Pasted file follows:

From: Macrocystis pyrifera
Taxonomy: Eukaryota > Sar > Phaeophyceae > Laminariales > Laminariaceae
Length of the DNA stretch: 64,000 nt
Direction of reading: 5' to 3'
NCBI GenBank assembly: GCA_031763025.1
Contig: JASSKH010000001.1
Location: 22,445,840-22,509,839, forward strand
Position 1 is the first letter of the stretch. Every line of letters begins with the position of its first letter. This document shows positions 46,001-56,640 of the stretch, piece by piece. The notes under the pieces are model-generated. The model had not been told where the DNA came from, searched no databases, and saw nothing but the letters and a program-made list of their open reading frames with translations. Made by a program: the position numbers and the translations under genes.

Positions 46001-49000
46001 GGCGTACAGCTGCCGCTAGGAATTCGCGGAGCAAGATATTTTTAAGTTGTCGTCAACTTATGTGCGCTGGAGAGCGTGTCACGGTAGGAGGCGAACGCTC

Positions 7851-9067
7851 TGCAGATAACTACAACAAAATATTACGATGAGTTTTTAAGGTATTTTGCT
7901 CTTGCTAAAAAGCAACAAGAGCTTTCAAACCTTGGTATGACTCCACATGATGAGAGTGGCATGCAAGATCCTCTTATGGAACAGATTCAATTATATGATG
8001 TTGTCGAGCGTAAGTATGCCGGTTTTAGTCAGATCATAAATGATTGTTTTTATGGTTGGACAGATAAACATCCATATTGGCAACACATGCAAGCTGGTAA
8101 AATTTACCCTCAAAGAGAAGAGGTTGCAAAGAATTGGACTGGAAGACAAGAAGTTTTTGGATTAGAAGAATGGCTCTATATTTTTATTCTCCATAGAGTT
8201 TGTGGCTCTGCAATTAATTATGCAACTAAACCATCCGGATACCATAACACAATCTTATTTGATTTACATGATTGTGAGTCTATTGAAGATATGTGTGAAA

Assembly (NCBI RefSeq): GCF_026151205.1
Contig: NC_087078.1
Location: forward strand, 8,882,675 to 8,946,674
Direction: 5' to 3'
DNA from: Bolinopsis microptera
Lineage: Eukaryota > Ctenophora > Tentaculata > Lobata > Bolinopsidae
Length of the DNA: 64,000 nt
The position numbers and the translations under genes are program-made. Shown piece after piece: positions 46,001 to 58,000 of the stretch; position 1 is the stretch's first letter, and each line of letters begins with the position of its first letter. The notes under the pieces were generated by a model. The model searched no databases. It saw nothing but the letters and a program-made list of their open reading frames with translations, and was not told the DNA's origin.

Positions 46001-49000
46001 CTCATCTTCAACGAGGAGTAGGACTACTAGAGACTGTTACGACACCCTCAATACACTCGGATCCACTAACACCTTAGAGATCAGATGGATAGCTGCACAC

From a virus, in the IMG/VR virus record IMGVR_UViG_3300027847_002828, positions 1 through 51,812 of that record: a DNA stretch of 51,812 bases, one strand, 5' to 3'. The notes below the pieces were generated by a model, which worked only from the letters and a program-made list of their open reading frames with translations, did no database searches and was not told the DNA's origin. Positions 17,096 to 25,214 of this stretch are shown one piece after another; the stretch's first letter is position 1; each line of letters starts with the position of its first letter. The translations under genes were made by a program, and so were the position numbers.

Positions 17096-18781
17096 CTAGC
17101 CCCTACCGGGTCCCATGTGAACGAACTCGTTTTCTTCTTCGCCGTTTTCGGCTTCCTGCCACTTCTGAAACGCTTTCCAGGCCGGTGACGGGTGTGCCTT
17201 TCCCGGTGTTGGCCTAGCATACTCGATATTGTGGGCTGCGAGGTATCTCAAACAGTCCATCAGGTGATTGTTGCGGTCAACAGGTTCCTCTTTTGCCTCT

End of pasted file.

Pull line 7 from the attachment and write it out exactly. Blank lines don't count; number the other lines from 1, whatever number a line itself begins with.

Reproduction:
Location: 22,445,840-22,509,839, forward strand